As for the ottoman, good idea, but no room. Because of physical pain and not being able to go to the store on a regular basis, I keep at least 4 to 6 bags of litter at all times. That way, when I am not able to get out and about, I won't run out of litter so quickly.
By the way, I did mop my kitchen with "Spick N Span" recently. It does look a lot better. I would love to have a coat of wax on it, but I don't want to end up laying on the floor from it being so slippery. Then I would be in one of those commercials, "I've fallen and I can't get up."
option one: buy a different brand of litter. there's not a lot of no dust, but there are plenty that have less dust. if your brand is that bad there may be something as good in the other categories that is less dusty. option two: transfer the bags to the container in the driveway so it's not in your house at all. option three: don't transfer the bags to separate storage containers. use a scoop to transfer the litter from the bag to the box. and if you find the bag unsightly, then cover it up. i have a great little ottoman [? trunk?] from target that i got when they were clearing out patio furniture. it's got a colorful top cushion [the cats love to sleep on it] and you open it up and can toss whatever you want inside. a steamer trunk might work or any decorative box that goes with how the rest of your kitchen looks.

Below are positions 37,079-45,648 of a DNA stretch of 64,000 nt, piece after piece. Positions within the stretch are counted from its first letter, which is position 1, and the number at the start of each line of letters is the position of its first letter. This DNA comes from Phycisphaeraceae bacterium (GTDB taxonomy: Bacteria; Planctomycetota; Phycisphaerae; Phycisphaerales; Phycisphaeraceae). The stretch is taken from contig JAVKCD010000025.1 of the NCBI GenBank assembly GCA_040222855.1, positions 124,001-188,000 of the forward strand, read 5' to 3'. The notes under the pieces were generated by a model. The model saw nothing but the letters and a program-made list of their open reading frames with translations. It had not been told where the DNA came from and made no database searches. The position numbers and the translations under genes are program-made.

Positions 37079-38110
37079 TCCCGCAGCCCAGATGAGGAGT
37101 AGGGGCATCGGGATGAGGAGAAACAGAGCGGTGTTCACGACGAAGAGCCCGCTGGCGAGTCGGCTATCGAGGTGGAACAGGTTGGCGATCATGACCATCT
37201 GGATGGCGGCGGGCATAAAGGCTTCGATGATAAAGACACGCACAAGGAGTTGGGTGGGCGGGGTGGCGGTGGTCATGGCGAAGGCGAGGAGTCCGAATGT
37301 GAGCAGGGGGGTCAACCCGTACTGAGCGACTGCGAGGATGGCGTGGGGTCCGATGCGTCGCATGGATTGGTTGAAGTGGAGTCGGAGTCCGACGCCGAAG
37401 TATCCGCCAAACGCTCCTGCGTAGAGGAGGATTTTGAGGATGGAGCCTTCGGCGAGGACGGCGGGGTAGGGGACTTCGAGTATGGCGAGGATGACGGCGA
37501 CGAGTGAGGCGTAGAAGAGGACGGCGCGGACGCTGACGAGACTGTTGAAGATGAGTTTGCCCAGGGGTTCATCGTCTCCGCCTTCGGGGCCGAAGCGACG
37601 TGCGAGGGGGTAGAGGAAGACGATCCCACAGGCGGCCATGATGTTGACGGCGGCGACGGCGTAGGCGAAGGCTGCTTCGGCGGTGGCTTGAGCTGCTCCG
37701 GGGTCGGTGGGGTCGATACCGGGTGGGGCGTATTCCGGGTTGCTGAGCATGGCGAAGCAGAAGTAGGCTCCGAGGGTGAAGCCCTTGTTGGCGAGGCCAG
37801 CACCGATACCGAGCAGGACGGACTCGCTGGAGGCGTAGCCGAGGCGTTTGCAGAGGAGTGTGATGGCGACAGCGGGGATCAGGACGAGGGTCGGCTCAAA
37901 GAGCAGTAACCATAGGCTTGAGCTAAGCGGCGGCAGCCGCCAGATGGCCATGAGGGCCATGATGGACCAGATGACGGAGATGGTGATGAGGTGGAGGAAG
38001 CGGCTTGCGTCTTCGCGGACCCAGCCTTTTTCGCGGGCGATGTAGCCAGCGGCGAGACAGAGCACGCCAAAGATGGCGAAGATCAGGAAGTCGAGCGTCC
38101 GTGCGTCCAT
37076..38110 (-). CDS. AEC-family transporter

Fitness Minutes: (7,206)
1,585 3/28/14 11:53 P
what about doing the transfer into the containers outside then bring them in? Do you have a basement to have the cats go down cellar instead of the kitchen or even the back porch they would learn to meow & go to the door if they need to go, on the other hand if you have to go out then what ??? MMM if you have the basement you can leave the door open a crack!!! take care I miss my beloved Brandy & that has been over 40 years no doubt Judy
3/28/14 6:30 P
ha ha ha ha...I'm so glad you clarified it for us :)
First, thanks to everyone that responded to my post. I appreciate all of the input.
I did fail to mention some things: The flying litter dust is not from the cats. Their scratching is minimal, and covered. All of the dust comes from when I bring home the litter and transfer it from the paper bags it comes in, to plastic containers I use for storage. Located in my kitchen. I usually have a mask on my face to block the dust when I am transfering.
I used to have the litter boxes in a back bedroom, that had the same linoleum as my kitchen. That room never had a dusty floor from the boxes.
That bedroom is now my T.V. room.
Also, my bathroom is so small, that if two people were in there together, I would be cited for over crowding. LOL. So, no room for litter boxes in there.
Anyway, that said, I will be working on this problem. Again, thanks for the input. Blessings to all.
Fitness Minutes: (35,999)
2,439 3/25/14 12:02 A
Sometimes space limitations require that things be where they fit, not where you want them!